Orthodoxy and Nationalism

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Nationalism, a product of Western Europe, began in the eighteenth century with the French revolution. This revolution brought radical new ideas that paved the way for the modern nation-state, and with it came the ideas that brought the inevitable decline and fall of the Ottoman Empire.
 
Nationalism, a product of Western Europe, began in the eighteenth century with the French revolution. This revolution brought radical new ideas that paved the way for the modern nation-state, and with it came the ideas that brought the inevitable decline and fall of the Ottoman Empire.
  
Specifically, notions of romantic nationalism from the French Revolution were carried to Eastern Europe. This caused the disintegration to the Ottoman millet system, a system of administration which the empire never found an alternative for.  
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Specifically, notions of romantic nationalism from the French Revolution were carried to Eastern Europe. This caused the disintegration of the Ottoman millet system, a system of administration that the empire never found a viable alternative for.  
  
 
Those living under the Ottoman Empire were bound by religious, linguistic, and cultural affiliations. The Western notion of citizenship was practically non-existent, and ethnic origin was also considered relatively unimportant. Under this system, religious hierarchs that appealed to certain linguistic groups such as the Greek Orthodox Patriarch of Constantinople reported directly to the Sultan of the Ottoman Empire. From the fourth century onward, a Christianized Roman culture had developed that the Turks had never been able to destroy.  
 
Those living under the Ottoman Empire were bound by religious, linguistic, and cultural affiliations. The Western notion of citizenship was practically non-existent, and ethnic origin was also considered relatively unimportant. Under this system, religious hierarchs that appealed to certain linguistic groups such as the Greek Orthodox Patriarch of Constantinople reported directly to the Sultan of the Ottoman Empire. From the fourth century onward, a Christianized Roman culture had developed that the Turks had never been able to destroy.  

Revision as of 20:26, December 24, 2009

Unfortunately, it is a common misconception to link Orthodox Christianity with nationalism.

Nationalism, a product of Western Europe, began in the eighteenth century with the French revolution. This revolution brought radical new ideas that paved the way for the modern nation-state, and with it came the ideas that brought the inevitable decline and fall of the Ottoman Empire.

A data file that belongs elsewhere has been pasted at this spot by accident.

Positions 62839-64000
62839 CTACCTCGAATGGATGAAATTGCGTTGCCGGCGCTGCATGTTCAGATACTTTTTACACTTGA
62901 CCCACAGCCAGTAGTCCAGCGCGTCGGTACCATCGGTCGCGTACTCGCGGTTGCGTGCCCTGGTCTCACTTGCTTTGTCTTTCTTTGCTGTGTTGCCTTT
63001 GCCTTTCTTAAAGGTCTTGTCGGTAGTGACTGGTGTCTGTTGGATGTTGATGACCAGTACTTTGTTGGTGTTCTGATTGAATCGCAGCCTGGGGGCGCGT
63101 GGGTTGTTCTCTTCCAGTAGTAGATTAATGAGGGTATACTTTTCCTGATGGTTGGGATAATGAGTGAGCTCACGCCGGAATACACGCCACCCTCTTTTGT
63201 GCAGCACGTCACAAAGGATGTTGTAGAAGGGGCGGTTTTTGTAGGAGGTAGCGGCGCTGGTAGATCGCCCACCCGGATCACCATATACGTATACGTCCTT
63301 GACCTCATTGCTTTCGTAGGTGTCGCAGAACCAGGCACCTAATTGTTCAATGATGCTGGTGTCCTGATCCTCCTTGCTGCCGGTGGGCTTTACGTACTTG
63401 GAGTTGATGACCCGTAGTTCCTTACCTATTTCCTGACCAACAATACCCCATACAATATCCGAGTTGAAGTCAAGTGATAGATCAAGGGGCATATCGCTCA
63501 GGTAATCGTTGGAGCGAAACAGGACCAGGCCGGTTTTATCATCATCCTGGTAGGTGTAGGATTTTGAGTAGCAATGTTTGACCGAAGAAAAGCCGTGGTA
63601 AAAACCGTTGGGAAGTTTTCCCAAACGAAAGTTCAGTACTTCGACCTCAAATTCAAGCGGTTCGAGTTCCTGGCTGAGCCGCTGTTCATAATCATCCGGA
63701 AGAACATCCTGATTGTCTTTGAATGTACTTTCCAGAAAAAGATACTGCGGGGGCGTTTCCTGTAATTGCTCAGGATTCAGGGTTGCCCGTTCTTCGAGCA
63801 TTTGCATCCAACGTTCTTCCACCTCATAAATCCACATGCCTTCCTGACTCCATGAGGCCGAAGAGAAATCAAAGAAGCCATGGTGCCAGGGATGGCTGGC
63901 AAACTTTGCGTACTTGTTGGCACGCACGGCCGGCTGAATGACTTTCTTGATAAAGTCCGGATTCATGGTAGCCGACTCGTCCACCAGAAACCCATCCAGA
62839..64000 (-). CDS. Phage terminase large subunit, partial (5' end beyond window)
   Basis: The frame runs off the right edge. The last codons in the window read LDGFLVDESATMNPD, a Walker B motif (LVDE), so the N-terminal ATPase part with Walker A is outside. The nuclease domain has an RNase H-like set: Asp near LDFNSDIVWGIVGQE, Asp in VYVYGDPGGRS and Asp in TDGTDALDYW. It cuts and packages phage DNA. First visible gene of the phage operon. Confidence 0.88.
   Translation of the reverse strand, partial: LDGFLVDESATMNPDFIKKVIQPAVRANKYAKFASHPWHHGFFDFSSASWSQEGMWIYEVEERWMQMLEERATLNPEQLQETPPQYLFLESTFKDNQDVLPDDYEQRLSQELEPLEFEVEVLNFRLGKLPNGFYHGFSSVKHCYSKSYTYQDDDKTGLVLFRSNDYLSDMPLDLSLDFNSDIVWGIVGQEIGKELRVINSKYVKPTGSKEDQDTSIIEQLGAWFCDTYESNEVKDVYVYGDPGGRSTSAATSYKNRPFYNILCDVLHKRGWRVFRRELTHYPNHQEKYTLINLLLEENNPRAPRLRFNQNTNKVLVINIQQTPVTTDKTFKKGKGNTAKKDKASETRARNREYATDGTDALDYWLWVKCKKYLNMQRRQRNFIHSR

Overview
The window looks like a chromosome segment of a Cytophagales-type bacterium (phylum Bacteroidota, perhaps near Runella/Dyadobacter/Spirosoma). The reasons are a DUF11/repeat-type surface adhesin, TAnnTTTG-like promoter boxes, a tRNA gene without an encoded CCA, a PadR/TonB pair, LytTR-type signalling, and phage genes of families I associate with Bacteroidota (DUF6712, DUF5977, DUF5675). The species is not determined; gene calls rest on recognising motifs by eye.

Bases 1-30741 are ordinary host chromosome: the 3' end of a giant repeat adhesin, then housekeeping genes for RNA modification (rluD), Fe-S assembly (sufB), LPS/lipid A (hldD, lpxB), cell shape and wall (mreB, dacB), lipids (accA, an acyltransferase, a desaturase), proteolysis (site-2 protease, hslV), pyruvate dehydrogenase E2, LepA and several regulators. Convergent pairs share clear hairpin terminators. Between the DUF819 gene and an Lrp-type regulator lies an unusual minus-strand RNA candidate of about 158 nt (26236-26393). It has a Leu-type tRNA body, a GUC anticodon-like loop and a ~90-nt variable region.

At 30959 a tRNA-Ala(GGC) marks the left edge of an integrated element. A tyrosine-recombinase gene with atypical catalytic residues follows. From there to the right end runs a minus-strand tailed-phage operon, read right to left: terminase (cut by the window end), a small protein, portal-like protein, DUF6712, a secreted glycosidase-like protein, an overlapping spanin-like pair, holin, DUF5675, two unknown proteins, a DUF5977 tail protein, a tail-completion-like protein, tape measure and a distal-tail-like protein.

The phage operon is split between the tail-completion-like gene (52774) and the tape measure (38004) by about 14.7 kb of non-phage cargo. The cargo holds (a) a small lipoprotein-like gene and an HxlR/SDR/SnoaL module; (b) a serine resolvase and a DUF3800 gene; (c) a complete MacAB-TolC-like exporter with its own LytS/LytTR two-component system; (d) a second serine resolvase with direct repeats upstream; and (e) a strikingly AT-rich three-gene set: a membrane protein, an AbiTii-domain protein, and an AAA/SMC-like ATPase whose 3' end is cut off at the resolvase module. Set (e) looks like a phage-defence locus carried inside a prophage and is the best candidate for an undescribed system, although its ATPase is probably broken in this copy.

Specifically, notions of romantic nationalism from the French Revolution were carried to Eastern Europe. This caused the disintegration of the Ottoman millet system, a system of administration that the empire never found a viable alternative for.

Those living under the Ottoman Empire were bound by religious, linguistic, and cultural affiliations. The Western notion of citizenship was practically non-existent, and ethnic origin was also considered relatively unimportant. Under this system, religious hierarchs that appealed to certain linguistic groups such as the Greek Orthodox Patriarch of Constantinople reported directly to the Sultan of the Ottoman Empire. From the fourth century onward, a Christianized Roman culture had developed that the Turks had never been able to destroy.

It is because of this that the struggle for political freedom erupted under these Christian hierarchs, first by the Serbians and then by the Rhomaioi (Greeks). In the century that followed the revolutions of the Serbians and the Rhomaioi, a wave of national awakening erupted across the entire Ottoman Empire. At the same time, it is important to note that nationalism has had little to do with Orthodoxy as it is the product of secular philosophies that had developed in Western Europe.

Many Christian ideas, as they pertain to spiritual salvation, have been historically unrelated to secular ideologies such as ethnicity and nationalism. This has long been argued with reference to Matthew 22:21, when Jesus proclaimed:

“Render unto Caesar the things which are Caesar’s, and unto God the things that are God’s.”

When Greece first became independent it had a German monarch, German architecture, and the German idea of Church-State relations. The Orthodox Church of Greece was established as autocephalous, without reference to Constantinople, and where the Patriarchs had initially opposed it due to Ottoman pressure in Constantinople.

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